Nikola Inc., which aims to be a leader in battery-powered and hydrogen-powered heavy-duty trucks, has begun production of electric semi-trailers at its new plant in Arizona, hitting the market at least a year ahead of the delayed Tesla Semi. Elon Musk.
The company’s Coolidge plant, about an hour southeast of its Phoenix headquarters, marked the start of commercial production of battery-powered Tre trucks on Wednesday in a ceremony attended by the Arizona Governor Doug Ducey who convinced the company to move to the state. The initial phase of the plant is a 250,000 square foot facility that currently builds a single truck per day. A 160,000 square foot expansion that is nearing completion will help increase Tre BEV’s production to five a day. A second phase of the plant opening in 2023 will make Tres hydrogen-powered.
“We’ve been a pre-revenue startup for years, where everything we spent had to be raised from investors,” Nikola CEO Mark Russell said at the event. “Today marks the day we transition to customer deliveries. We have trucks that we can deliver to customers and get paid for. We are now going to be a revenue-generating business and always will be.
The current low production rate means revenue will be modest for the next few quarters, but the fact that Nikola has reached this stage is remarkable given its checkered history. Shortly after the company’s IPO, Nikola founder Trevor Milton was accused of lying to investors about the company’s technology and market readiness by the Securities and Exchange Commission. , charges that Milton denies. The company agreed to pay a $125 million fine to fix the problem last year and is seeking to recoup much of that expense from Milton.
Under Russell’s leadership, the company has tightened its relationship with industrial partners including Iveco, which supplies the chassis for the Tre, and Bosch, which is working with it on fuel cells for hydrogen trucks. Testing of battery-powered Tres began last year at the Port of Los Angeles and the company is targeting sales in areas such as Southern California where the Tre qualifies for a clean heavy-duty vehicle incentive from a value of $120,000 per truck. (Each sells for hundreds of thousands of dollars each, though the company won’t share detailed pricing.)
With a European-style “day cab,” Nikola says the Tre has the longest range of any electric tractor-trailer on the market, getting 350 miles per charge from its 753 kWh pack. That’s a bigger battery than any of its current competitors, including electric models from Peterbilt, Kenworth, Freightliner, BYD, Volvo and Lion Electric.
Musk launched the Tesla Semi in November 2017, saying the model would travel up to 500 miles per charge and hit the market as early as 2019. Its release has been pushed back at least twice since then. At the opening of Tesla’s Giga Austin factory this month, Musk suggested it could arrive by 2023 after production of the company’s Cybertruck pickup begins. The model was delayed by a decision to focus on higher production of cost-effective vehicles such as the Model 3 and Model Y and the challenges the company faced in ramping up production of its new purpose-built 4680 battery cell.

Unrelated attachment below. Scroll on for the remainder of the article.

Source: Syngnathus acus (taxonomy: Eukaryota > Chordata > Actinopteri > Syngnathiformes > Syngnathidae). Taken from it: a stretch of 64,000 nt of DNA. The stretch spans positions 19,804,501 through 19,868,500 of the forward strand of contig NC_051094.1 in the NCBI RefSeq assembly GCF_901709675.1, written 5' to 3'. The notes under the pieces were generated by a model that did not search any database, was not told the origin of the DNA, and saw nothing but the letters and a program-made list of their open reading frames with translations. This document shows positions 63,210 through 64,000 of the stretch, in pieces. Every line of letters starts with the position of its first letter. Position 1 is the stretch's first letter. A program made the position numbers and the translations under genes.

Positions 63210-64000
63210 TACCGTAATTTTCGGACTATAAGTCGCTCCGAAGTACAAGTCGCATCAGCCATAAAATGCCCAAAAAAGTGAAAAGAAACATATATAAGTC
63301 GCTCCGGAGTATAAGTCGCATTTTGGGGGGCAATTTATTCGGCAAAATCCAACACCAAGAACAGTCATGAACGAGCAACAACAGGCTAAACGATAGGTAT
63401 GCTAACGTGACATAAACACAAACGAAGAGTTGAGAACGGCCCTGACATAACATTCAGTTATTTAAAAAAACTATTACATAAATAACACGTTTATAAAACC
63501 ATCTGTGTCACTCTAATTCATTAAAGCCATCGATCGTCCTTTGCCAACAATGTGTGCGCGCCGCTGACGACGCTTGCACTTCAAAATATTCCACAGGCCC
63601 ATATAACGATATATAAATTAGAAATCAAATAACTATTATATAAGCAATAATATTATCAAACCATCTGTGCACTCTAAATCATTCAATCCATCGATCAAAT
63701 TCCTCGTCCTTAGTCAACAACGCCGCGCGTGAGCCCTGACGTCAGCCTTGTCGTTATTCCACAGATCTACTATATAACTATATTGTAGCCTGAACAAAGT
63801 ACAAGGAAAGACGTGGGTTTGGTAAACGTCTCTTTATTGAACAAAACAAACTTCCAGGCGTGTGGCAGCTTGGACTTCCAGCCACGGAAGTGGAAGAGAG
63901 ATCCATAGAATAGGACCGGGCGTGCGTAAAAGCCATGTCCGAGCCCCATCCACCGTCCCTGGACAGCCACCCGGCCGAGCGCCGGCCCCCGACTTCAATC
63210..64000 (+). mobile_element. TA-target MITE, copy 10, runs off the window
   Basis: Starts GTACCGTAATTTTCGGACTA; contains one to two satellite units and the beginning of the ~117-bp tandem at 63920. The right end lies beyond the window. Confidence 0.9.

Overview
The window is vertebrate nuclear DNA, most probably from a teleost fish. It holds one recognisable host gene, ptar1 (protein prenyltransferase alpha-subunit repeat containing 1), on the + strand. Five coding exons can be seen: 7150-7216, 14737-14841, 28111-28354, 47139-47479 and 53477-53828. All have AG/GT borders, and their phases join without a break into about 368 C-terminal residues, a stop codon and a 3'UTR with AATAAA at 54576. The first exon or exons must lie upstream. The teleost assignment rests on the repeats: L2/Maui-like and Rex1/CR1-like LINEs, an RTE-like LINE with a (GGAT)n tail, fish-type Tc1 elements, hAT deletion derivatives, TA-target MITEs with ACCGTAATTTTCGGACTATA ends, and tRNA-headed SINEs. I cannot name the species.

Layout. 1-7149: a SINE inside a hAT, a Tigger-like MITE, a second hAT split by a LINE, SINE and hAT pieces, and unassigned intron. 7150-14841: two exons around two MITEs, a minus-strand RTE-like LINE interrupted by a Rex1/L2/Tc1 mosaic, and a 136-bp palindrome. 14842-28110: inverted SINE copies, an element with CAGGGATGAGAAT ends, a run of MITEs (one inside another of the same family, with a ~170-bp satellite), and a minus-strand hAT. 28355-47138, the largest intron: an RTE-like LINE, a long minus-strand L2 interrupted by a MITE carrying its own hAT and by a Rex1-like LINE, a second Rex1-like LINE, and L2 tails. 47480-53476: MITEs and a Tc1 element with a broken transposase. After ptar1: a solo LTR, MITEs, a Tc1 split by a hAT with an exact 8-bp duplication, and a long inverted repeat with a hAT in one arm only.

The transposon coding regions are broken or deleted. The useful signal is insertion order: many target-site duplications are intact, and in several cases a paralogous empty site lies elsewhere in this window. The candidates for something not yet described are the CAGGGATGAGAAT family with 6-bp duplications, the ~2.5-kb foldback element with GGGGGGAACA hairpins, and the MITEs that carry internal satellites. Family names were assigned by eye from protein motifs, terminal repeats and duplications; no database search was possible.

Big rigs aren’t the only vehicle segment competitors have come to faster than Tesla. Musk’s decision to push Cybertruck production to 2023 allowed EV startup Rivian to hit the market first with its R1T model. This week, Ford also began shipping its highly anticipated F-150 Lightning, a battery-powered version of America’s best-selling vehicle in decades, to customers.
In addition to manufacturing battery-powered Tres in Arizona, Nikola will also manufacture the truck for European customers starting next year on a production line it has installed at an Iveco plant in Ulm, Germany. It’s the reverse of Nikola’s plan a year ago. “Initially, we thought we could start exporting out of Germany (to the US), but as things evolved, I don’t think we will,” Russell said. “You don’t make money moving things across oceans.”
The Nikola plant is located about 20 minutes from that of Lucid Motors, another electric vehicle start-up, which recently began building premium Air electric sedans in Casa Grande, Arizona. Last month, South Korean company LG Energy Solutions also announced plans to manufacture lithium-ion battery cells starting in 2024 at a new plant it will build in Queen Creek, a suburb of Phoenix.
Nikola uses Samsung cells but said last year that it would also source from LG, and the proximity to LG’s new factory will give it an advantage. “On a cellular basis, we like Samsung, we like LG,” Russell said. LG “should be the cheapest offer for us – and super quality”.
Shares of Nikola fell 2.6% to close at $7.46 on Nasdaq on Wednesday. The company is due to release its first quarter results on May 5.